Misplaced Trust: How Are You ‘Faithing’?

Text: Isaiah 31:1-9

“It is better to take refuge in the LORD than to trust in man.” —Psalm 118:8

I have a friend who likes to ask, “How are you faithing today?” I love that because the definition of “faithing” is the actual practice of a faith; it’s not just the static belief systems that might be attached to our faith, but the dynamic actions, expressions, or movements of our faith. It’s trust in action!

Maybe you’ve heard the story of the man who was walking next to a cliff when he suddenly fell over the edge. Managing to grab a hold of a tree limb hanging from the cliff, desperation is heard in his cry for help. Hanging hundreds of feet off the ground, he pleads repeatedly, “God, please help me” before a voice from the heavens replies: “Do you believe in me?” “Yes, yes,” says the man. “Do you trust me?”, the voice asks. “Yes, please, just help me.” “Then, let go,” the voice commands. Anxiously, the man looks up and says, “Is there anyone else up there I can talk to?” This guy obviously wasn’t faithing very well.

In Isaiah 31, we see God calling His people to stop trusting in man and to begin faithing by trusting in Him during a season of uncertainty. Judah is facing the severe threat of Assyrian invasion, while King Hezekiah’s counselor has recommended that he establish an alliance with Egypt for protection against such a threat. Egypt had a notable stature of military might and collective strength, but their help would only be a false sense of security—for “The Egyptians are man, and not God, and their horses are flesh, and not spirit.”

The prophet Isaiah confronts Judah of two sins in particular. First being the sin of trusting in Egypt and their impressive resources, whose “chariots” were “many” and their “horsemen” were “very strong.” Secondly, they were rebuked for the sin of not looking “to the Holy One of Israel” for their salvation in such a time of crisis. How much better to have the heart of the psalmist in Psalm 20:7, when he said, “Some trust in chariots, and some in horses; but we will remember the name of the LORD our God.”

Hezekiah’s response to the crisis in a secular approach rather than a spiritual approach would be incriminating. Leaning on human strength would be foolish, as God doesn’t need the help of earthly empires to bring about His wonders in our lives. There is no protection to be found in the mortal forces of Egypt. Trusting in the arm of flesh in a time of crisis will always leave us vulnerably deceived, exposed, and eventually disappointed. God longs to be our refuge, our protection, and our TRUST.

Isaiah assured Judah that “the Assyrian shall fall by a sword, not of man.” Then we read in 2 Kings 19:35 how God simply sent the angel of the LORD and put to death 185,000 Assyrians in one night! It was a victory that had nothing to do with the arm of flesh or the sword of man. God was more than able to protect Judah and Jerusalem. The next thing it says is that the King of Assyria “broke camp and withdrew.” I love that imagery as it pertains to spiritual warfare in our lives.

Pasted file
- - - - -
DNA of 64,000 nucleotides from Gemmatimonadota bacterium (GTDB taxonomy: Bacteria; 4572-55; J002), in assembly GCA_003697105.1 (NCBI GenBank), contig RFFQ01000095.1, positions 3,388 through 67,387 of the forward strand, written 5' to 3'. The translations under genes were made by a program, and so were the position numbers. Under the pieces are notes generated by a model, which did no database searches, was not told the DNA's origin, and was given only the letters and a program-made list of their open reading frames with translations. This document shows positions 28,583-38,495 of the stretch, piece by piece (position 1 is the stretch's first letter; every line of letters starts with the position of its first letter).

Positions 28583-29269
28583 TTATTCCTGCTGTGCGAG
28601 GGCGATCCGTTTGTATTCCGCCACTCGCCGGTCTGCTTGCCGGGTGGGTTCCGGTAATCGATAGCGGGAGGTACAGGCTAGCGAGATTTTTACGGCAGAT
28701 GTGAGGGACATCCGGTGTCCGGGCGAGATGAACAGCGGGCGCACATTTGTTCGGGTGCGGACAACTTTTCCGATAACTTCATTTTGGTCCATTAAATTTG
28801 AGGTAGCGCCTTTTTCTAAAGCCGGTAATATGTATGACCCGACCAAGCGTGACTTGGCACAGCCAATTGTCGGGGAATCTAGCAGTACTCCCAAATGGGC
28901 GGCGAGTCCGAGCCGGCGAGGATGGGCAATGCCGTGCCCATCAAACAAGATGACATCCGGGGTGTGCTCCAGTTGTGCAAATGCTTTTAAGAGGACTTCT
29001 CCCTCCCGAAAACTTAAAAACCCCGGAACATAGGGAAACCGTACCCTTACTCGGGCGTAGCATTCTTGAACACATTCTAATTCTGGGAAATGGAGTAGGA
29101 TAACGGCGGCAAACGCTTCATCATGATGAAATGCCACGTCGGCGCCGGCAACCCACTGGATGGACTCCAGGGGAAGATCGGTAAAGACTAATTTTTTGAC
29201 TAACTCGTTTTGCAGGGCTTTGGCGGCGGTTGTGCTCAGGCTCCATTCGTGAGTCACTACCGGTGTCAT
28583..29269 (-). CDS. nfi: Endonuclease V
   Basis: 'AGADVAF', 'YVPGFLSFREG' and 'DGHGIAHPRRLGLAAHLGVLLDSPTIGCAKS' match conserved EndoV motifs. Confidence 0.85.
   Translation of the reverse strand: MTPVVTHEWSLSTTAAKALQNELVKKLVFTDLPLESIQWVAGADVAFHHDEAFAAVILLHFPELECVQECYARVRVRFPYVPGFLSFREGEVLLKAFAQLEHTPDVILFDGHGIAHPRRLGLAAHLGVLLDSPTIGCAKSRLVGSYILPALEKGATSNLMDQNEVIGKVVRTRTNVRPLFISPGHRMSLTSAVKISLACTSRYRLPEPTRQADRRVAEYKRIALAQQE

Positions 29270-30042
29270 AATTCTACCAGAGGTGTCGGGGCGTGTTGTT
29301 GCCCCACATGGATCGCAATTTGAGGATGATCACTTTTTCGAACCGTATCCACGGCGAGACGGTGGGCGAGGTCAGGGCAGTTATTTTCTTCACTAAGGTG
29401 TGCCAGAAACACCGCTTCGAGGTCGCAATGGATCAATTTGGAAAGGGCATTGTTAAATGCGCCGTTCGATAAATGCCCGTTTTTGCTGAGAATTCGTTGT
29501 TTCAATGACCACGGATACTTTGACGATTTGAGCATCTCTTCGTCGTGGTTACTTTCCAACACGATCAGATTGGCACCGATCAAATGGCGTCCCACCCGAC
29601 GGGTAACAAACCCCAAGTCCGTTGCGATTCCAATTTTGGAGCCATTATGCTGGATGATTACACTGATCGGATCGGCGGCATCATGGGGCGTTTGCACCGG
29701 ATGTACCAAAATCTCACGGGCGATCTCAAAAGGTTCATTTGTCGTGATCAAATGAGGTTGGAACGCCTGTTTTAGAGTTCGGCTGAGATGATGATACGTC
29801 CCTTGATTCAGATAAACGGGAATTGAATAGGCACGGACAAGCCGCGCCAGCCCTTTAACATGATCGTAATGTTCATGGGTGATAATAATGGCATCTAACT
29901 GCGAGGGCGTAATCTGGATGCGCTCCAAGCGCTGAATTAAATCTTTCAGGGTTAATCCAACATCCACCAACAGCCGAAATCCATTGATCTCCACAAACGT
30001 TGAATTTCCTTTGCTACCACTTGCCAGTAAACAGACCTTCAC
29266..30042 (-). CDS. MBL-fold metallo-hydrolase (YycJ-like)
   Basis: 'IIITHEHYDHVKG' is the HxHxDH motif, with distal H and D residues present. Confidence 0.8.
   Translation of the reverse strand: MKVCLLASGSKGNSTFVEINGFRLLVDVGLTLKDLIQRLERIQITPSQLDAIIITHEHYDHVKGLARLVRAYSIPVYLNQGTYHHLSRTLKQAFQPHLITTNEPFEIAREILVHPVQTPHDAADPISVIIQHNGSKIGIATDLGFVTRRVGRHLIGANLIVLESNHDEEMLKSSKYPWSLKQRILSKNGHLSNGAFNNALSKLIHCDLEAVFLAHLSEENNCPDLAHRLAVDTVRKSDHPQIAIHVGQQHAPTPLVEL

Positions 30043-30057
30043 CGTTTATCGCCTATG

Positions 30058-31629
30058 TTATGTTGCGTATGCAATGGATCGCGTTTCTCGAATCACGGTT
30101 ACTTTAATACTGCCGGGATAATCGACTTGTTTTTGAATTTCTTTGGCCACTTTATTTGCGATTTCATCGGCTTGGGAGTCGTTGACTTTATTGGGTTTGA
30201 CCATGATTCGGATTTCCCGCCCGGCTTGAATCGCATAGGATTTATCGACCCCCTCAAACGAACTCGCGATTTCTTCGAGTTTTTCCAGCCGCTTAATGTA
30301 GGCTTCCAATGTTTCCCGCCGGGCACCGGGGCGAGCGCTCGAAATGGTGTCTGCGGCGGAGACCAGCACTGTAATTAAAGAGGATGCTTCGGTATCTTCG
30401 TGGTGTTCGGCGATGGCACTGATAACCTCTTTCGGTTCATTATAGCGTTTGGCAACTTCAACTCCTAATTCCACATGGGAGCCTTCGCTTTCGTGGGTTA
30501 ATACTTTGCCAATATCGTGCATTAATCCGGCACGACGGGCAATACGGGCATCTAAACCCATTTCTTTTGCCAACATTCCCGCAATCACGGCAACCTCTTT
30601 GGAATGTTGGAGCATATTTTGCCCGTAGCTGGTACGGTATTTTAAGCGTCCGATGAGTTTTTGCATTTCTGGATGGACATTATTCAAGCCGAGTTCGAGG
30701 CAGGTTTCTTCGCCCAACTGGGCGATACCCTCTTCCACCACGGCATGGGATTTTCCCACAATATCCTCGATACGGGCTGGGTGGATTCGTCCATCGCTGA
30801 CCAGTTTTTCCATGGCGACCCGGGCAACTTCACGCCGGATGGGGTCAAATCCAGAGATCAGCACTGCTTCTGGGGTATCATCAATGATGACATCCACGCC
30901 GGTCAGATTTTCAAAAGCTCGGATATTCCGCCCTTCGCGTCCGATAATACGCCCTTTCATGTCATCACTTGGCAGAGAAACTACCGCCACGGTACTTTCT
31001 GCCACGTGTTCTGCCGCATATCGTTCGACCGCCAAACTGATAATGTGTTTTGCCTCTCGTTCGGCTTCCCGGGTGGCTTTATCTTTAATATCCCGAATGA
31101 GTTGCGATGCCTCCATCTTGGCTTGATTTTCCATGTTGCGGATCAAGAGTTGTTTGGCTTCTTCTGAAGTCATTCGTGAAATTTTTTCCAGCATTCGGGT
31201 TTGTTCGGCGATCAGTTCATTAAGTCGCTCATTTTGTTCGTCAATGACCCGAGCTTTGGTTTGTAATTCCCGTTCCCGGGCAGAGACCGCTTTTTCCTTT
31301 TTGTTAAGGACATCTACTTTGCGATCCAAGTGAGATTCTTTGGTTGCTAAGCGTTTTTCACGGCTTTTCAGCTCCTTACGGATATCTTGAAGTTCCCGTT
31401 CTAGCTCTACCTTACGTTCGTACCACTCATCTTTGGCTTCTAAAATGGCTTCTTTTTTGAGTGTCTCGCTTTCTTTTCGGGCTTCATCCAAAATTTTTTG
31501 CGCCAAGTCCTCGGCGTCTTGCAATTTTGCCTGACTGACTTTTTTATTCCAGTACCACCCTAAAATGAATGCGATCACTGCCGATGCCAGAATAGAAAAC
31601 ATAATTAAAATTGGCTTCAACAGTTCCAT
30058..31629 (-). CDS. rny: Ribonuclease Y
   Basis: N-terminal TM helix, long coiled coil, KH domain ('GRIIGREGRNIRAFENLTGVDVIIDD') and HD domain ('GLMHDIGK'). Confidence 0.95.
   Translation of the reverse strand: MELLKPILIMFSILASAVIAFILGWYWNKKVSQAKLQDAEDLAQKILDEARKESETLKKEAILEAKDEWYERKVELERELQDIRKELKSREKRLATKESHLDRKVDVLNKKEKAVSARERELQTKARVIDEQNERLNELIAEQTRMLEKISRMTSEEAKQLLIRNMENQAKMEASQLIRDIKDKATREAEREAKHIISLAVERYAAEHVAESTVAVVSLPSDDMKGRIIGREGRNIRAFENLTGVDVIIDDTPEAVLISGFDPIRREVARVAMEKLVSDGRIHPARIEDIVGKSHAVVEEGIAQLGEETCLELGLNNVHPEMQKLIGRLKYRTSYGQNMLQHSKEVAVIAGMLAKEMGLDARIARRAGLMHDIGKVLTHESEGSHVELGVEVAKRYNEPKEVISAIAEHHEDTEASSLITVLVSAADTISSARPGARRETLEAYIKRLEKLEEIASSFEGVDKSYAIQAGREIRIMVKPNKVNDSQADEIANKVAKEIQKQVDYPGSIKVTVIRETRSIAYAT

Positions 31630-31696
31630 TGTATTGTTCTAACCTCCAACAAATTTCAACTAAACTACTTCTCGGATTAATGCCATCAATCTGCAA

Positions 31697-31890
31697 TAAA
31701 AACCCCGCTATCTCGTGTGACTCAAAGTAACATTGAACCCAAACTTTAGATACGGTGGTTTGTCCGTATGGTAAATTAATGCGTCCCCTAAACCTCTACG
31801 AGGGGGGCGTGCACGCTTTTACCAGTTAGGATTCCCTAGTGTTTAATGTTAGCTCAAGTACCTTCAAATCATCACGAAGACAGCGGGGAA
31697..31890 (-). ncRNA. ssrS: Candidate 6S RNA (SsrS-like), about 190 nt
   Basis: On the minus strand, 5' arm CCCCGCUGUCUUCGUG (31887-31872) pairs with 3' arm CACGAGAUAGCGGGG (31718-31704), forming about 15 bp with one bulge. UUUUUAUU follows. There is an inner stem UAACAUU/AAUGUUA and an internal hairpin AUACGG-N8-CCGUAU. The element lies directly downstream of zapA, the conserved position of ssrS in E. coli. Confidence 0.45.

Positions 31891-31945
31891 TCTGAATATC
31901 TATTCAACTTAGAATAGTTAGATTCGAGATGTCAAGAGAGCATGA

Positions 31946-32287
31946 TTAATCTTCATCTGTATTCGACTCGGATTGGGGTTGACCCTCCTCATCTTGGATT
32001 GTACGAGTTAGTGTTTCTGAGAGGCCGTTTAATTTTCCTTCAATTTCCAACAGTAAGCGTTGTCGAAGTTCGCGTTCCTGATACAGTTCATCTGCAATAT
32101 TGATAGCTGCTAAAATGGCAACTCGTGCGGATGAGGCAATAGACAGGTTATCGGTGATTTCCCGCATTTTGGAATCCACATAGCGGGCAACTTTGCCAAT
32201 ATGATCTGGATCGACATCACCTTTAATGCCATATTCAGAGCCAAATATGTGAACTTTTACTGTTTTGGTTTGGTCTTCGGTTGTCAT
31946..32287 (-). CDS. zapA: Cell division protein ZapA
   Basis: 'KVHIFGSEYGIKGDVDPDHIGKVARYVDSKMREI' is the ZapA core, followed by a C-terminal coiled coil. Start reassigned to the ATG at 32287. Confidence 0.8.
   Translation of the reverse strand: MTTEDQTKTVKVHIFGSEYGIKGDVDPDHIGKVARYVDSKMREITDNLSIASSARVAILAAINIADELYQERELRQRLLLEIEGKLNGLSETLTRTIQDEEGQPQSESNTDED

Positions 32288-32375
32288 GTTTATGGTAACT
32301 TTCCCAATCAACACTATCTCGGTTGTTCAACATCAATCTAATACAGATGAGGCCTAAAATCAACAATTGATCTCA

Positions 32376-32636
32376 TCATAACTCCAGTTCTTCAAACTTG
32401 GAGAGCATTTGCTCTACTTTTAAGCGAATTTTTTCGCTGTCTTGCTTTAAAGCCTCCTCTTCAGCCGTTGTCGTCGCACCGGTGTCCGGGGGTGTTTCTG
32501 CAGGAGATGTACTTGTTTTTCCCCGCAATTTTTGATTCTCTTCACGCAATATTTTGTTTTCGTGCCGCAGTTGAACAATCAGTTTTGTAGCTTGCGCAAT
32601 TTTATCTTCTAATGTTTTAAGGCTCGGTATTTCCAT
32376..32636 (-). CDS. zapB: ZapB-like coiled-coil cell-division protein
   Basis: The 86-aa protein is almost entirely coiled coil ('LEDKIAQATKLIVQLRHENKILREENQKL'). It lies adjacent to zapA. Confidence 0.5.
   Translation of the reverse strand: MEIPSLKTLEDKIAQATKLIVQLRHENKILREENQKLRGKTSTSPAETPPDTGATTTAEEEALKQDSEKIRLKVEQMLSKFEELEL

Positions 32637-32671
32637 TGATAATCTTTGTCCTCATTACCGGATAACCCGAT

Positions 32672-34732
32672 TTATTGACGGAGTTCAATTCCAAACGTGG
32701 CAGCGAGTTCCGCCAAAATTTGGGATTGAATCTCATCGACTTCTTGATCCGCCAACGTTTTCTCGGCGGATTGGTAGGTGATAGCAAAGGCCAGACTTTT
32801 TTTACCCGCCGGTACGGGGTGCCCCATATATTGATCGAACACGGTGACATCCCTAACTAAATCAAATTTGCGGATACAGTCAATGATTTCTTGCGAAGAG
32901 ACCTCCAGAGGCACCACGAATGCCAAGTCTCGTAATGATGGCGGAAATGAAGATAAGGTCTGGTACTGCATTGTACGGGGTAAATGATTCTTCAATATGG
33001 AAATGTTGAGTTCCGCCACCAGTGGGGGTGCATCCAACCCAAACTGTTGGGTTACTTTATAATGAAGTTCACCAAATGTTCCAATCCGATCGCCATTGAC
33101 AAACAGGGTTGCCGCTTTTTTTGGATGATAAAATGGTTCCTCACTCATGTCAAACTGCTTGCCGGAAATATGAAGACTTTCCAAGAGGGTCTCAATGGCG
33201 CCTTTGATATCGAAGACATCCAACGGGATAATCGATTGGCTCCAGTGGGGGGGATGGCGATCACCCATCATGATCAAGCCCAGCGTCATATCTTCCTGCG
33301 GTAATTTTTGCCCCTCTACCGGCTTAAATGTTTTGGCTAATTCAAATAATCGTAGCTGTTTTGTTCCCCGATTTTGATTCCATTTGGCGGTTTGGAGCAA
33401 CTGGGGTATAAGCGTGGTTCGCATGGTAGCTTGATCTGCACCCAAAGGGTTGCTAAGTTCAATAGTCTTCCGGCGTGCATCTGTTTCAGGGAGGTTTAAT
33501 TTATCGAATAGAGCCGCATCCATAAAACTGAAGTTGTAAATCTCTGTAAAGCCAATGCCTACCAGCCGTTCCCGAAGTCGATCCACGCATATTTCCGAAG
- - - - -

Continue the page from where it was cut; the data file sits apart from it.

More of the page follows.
You want to know how to break the camp of the enemy and put your spiritual nemesis to flight? James put it this way: “Submit yourselves therefore to God. Resist the devil, and he will flee from you” (James 4:7). Sometimes this submitting and resisting can be interpreted as a two-step process, but I don’t think that’s the proper implication. I believe that both happen synchronously when we do one thing: TRUST in the LORD over our own understanding. Think about that as you seek to abide in Him this week.


Lord, help us to serve you by “faithing” well during seasons of duress in our lives, to not just give you mental assent in our beliefs, but to truly let go of our inhibitions and fully trust that You will surely take care of us in these times. May that trust lead us into appropriate faith in action in the daily grind of our lives. We pray this in Jesus’ name, Amen.

Questions for personal reflection, small group discussion, or dinner table conversations:

  1. When have you depended on someone only to discover that he or she has let you down? What are some examples of lessons that you have had to learn the hard way?
  2. What did Isaiah insist would be the outcome of reliance on Egypt? (Isaiah 31:1-3) To what wild animal did Isaiah compare the Lord’s vengeance against Israel’s enemies? (vv4-9)
  3. Why do people often feel there is security to be gained outside of God? How would you describe the symptoms of trusting in the arm of flesh rather than the arm of the Lord?
  4. In what ways has God already proven His faithfulness over your life?
  5. What is one practical way you could place your sense of security in God? What does “faithing” look like for you this week?

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